Welcome to the Buteo Wildlife blog, a record of some of the wildlife that we have been seeing and occasional identification articles that will hopefully be useful for those trying to learn about wildlife.

If you enjoy reading this blog, join us on one of our tours - days and weekends looking for wildlife. Visit our website for details: www.buteowildlife.co.uk
Note that tours with clients may not always feature prominently on this blog because we are unlikely to have time for photography when out with clients - and walls of text don't tend to make the most interesting posts. If there is time for a few snatched photos they may not always be of the highest quality - but we'll use them anyway!

To try and keep posts in chronological order they may sometimes be given earlier dates/times than when they are actually posted. Apologies, for this - it's not meant to mislead anyone (and we will try to avoid this happening too often).

4 June 2012

Night-time songsters (25th - 26th May 2012).

We have all been involved with the BTO National Nightingale survey, and the early hours found all three of us in the River Lee Country Park to see how many were singing in what is, without doubt, by far the best local area for the species (Mike’s tetrads - but we all thought a night time visit would be interesting).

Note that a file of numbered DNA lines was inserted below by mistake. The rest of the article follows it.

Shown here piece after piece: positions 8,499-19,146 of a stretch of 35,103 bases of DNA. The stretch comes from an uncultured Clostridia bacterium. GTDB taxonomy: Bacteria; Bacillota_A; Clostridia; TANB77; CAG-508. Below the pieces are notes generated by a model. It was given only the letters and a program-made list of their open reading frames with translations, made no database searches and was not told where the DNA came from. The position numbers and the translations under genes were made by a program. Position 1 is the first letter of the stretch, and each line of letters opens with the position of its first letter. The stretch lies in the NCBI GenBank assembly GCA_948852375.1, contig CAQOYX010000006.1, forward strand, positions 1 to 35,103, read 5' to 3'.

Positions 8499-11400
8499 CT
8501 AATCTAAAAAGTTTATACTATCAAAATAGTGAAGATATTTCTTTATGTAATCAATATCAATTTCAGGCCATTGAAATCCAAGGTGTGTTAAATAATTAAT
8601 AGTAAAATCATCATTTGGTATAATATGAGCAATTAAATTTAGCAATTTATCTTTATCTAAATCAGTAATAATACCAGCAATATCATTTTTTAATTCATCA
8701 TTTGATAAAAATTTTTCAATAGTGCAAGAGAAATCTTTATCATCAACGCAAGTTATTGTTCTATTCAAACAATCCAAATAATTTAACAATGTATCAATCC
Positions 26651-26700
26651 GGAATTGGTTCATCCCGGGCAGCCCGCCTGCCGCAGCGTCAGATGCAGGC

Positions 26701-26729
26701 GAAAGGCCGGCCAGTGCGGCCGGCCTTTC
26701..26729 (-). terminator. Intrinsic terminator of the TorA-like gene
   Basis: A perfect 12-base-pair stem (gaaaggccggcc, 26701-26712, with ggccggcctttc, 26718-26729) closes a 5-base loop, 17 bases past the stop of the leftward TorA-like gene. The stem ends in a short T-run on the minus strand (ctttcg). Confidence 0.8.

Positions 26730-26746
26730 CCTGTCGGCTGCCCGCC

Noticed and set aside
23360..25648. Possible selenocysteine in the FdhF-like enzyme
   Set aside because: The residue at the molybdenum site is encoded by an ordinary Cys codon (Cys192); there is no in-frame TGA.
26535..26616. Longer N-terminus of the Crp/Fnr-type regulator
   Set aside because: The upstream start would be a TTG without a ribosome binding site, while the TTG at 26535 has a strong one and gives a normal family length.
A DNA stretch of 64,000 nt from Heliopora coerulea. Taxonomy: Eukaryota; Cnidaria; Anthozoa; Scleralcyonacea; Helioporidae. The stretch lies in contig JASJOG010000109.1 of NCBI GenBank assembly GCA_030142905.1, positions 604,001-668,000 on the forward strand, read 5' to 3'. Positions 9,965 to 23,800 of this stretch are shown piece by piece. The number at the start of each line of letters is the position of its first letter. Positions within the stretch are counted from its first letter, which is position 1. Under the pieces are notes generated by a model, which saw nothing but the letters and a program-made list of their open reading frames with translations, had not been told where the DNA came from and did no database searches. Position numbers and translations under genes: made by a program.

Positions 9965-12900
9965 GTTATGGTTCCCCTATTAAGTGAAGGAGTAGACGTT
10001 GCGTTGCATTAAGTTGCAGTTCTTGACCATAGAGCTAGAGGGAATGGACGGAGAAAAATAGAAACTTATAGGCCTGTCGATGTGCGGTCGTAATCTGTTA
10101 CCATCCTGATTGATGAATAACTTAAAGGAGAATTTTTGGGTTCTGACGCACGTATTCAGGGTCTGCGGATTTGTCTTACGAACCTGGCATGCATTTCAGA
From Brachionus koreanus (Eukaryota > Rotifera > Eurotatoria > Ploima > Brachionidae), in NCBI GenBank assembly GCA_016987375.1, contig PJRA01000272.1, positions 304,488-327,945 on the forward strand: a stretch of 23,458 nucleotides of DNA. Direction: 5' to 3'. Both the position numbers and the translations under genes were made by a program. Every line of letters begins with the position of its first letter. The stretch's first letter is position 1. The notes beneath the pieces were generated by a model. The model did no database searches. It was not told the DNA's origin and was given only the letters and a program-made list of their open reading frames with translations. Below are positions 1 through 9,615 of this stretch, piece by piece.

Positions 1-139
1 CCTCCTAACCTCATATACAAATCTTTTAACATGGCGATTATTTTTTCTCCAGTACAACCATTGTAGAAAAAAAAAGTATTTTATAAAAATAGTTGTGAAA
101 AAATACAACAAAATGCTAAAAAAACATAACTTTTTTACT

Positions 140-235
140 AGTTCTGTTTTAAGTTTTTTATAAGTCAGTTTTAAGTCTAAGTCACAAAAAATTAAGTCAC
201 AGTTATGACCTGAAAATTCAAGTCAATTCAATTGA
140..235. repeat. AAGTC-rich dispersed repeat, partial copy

Nightingales were already singing when we arrived on site shortly before midnight, and during the next couple of hours we heard at least 8 different individuals although a couple of others that had been heard on preliminary day-time surveys remained silent, assuming they hadn’t moved on.
A number of other bird species were also singing, including Cetti’s, Sedge, and Reed Warblers, as well as a Robin, and a calling Tawny Owl and quite a few other species were heard calling at various points (most notable perhaps was the level of noise from the nesting Grey Herons and Cormorants). Unsurprisingly few birds were actually seen although a few waterbirds were visible on the gravel pits.

We had a bat detector with us, which enabled us to pick up the echo-location calls of Common and Soprano Pipistrelles, Noctule Bats, and a single Daubenton’s Bat. Some of these were also seen hawking insects overhead, as well as Red Fox, Reeve’s Muntjacs and quite a few Rabbits.

So not a typical time for a visit to the country park - but interesting none the less!

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